- Aggravated Damages provide compensation for hurt feelings and mental distress. For this reason, aggravated damages are unavailable to corporations (they can’t have their feelings hurt), but are available to professionals whose reputations and integrity have been tarnished or attacked.
- Punitive Damages are intended to punish the author when their conduct is particularly malicious, and will only be awarded when the combined general and aggravated damages are insufficient to serve as a deterrent or punishment for the author’s conduct.
Injunctions and Summary Judgment
Defamation actions necessarily raise questions on restrictions to freedom of speech. Accordingly, courts will only grant injunctions to have content removed in exceptional circumstances. An injunction may be a remedy where the victim of the allegedly defamatory statement would suffer irreparable harm if an injunction were not granted. For businesses and professionals, this could mean a substantial loss of business, clientele, or goodwill that could not adequately be compensated by a future award of damages.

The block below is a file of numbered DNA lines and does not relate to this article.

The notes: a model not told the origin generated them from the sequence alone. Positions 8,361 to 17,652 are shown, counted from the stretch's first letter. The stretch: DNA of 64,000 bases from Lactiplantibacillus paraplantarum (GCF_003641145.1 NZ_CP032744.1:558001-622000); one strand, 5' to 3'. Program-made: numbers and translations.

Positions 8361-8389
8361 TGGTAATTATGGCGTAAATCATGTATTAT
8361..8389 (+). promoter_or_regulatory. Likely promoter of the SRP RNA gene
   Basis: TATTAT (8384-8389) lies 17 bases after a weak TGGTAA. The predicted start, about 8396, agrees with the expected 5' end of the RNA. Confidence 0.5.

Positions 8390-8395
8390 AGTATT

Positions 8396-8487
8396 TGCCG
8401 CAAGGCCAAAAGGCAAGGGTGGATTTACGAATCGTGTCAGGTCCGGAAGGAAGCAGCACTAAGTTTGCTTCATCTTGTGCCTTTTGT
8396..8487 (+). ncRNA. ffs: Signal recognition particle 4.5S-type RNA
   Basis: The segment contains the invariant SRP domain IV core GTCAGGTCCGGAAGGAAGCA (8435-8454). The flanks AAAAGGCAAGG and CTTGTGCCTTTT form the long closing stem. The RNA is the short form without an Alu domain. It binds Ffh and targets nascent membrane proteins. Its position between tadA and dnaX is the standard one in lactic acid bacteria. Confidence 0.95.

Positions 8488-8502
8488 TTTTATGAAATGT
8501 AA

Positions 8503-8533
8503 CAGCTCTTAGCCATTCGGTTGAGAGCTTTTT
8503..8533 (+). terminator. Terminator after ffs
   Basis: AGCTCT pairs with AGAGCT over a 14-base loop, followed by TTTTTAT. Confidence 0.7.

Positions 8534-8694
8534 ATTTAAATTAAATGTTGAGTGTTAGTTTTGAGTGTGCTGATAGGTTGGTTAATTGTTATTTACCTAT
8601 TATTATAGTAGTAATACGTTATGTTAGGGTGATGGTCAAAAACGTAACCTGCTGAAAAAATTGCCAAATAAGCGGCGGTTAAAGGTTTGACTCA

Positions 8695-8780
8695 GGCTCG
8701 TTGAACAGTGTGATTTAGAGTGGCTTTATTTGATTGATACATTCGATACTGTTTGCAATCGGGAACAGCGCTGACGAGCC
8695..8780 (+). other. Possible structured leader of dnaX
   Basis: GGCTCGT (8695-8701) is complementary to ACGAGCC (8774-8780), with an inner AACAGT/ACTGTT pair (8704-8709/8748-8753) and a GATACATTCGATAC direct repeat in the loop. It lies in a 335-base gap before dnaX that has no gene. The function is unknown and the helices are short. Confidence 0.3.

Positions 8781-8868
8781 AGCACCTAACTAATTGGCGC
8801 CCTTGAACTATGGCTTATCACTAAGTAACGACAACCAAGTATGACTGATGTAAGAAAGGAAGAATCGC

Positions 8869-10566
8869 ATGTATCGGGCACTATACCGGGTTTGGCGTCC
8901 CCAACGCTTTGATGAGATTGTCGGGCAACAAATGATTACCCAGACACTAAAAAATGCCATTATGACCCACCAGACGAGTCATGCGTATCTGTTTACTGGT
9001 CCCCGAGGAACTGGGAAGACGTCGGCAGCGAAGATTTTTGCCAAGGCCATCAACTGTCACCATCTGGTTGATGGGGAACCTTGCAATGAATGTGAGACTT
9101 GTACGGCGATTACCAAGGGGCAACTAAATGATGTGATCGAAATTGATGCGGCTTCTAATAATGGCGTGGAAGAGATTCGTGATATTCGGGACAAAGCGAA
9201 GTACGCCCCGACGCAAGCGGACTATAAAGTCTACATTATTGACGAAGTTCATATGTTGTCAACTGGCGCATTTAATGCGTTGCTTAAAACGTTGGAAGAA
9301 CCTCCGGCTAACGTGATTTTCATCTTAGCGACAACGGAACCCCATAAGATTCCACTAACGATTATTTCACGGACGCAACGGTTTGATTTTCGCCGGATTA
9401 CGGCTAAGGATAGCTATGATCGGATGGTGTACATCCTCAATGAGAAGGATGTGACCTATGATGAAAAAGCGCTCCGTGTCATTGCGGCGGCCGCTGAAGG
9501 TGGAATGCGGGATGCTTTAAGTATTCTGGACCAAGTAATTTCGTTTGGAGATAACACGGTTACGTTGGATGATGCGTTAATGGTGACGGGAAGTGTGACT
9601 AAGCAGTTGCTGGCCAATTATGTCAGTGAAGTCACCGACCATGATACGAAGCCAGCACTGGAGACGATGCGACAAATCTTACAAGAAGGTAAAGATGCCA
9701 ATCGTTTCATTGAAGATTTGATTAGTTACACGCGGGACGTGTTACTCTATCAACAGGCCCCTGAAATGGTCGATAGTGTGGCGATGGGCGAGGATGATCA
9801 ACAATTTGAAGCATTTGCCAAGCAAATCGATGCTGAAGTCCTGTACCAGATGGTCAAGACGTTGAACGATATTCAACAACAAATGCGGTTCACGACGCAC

Summary trials, a trial by written evidence only, can provide a more cost-effective and faster path to obtaining judgment in defamation. Summary trials will be available where the matter is not overly complex and credibility is not seriously at issue.
The first steps taken in response to internet defamation can be the most crucial. Below are some strategic considerations to keep in mind in deciding how to proceed:
- Keep detailed records of the defamatory content and its impact. Immediately take screenshots of the posts on all websites and platforms where it has been posted, reposted, or shared, as well as comments or responses to the content. Written records should also be kept of all customer or client inquiries regarding the content.
- A carefully worded demand letter to the author is an important first that may encourage the author to take the content down without drawing further public attention.
- Litigation can provide important redress and may push the offending publisher to remove the defamatory post where other measures fail. Keep in mind that there is no immediacy to legal action, and taking aggressive first steps may serve to draw more attention to the content than it would ordinarily have received.